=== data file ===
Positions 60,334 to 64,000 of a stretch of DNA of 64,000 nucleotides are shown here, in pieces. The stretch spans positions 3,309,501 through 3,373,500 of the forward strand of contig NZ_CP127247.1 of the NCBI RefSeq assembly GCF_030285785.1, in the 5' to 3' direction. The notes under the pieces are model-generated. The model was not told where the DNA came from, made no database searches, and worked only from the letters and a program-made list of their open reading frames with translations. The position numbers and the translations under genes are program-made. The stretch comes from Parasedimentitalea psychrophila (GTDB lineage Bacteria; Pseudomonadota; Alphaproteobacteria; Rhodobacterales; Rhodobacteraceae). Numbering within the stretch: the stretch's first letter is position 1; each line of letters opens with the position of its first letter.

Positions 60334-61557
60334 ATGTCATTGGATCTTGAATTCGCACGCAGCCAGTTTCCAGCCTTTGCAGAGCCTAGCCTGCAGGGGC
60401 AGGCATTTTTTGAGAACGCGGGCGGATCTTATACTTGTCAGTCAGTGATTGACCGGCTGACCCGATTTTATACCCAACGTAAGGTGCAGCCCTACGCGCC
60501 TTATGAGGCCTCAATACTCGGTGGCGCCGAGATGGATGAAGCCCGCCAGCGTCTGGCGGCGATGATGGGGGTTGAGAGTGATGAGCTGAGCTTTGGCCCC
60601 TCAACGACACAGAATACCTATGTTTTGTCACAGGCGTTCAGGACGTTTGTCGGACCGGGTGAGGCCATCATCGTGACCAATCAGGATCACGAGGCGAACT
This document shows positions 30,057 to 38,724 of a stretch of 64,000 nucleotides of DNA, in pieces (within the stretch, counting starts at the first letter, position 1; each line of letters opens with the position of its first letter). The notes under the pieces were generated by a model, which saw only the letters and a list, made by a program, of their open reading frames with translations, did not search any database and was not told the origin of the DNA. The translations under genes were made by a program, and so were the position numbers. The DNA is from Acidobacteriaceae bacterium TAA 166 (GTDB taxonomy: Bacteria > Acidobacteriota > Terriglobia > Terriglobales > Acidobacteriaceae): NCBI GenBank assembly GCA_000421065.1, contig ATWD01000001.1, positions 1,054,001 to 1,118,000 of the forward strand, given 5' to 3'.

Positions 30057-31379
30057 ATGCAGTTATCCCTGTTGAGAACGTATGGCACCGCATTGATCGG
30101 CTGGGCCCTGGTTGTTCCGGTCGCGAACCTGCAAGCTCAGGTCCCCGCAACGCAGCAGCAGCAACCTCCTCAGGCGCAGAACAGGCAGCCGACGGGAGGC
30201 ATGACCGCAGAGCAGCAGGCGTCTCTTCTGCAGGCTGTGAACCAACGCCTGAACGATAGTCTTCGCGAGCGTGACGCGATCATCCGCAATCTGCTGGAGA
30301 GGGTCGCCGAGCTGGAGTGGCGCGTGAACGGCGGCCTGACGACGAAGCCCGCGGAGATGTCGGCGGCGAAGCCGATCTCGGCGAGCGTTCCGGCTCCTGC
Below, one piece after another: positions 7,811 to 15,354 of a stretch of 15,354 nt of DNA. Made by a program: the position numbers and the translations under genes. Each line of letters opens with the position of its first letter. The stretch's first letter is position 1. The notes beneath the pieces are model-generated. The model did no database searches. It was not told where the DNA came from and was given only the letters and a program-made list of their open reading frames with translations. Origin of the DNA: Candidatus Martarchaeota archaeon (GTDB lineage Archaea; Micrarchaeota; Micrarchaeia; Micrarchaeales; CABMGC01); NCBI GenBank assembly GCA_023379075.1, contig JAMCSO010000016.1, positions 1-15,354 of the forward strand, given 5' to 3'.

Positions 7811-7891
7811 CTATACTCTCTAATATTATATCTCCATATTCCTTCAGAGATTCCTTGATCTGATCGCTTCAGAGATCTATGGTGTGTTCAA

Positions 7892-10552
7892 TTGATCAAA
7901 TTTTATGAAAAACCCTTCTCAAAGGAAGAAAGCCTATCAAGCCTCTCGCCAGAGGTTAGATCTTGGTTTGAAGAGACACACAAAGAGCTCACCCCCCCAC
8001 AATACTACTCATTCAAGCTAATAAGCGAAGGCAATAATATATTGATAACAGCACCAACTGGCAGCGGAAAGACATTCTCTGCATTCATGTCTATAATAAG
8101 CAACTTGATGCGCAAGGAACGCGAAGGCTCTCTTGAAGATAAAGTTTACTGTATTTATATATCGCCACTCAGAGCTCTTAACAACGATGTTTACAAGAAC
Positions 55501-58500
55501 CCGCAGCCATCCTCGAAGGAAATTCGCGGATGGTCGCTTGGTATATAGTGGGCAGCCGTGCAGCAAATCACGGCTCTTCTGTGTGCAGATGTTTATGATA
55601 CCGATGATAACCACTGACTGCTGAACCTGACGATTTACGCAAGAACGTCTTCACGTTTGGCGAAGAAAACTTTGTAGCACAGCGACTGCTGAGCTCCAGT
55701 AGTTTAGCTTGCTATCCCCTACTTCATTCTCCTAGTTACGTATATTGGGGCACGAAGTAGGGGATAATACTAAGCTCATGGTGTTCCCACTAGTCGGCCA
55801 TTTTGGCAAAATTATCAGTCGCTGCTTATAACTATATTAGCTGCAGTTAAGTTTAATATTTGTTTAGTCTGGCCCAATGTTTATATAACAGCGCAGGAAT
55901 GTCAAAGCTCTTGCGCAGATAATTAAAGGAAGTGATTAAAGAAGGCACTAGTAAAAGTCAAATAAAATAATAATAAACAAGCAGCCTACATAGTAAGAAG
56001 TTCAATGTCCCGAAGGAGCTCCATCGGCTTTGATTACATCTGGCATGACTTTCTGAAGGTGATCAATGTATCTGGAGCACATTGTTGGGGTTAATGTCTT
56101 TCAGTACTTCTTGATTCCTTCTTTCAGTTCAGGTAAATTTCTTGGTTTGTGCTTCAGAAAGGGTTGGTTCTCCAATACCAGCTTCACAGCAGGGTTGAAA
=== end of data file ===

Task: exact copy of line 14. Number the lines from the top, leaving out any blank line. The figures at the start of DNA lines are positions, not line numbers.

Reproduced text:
Positions 7811-7891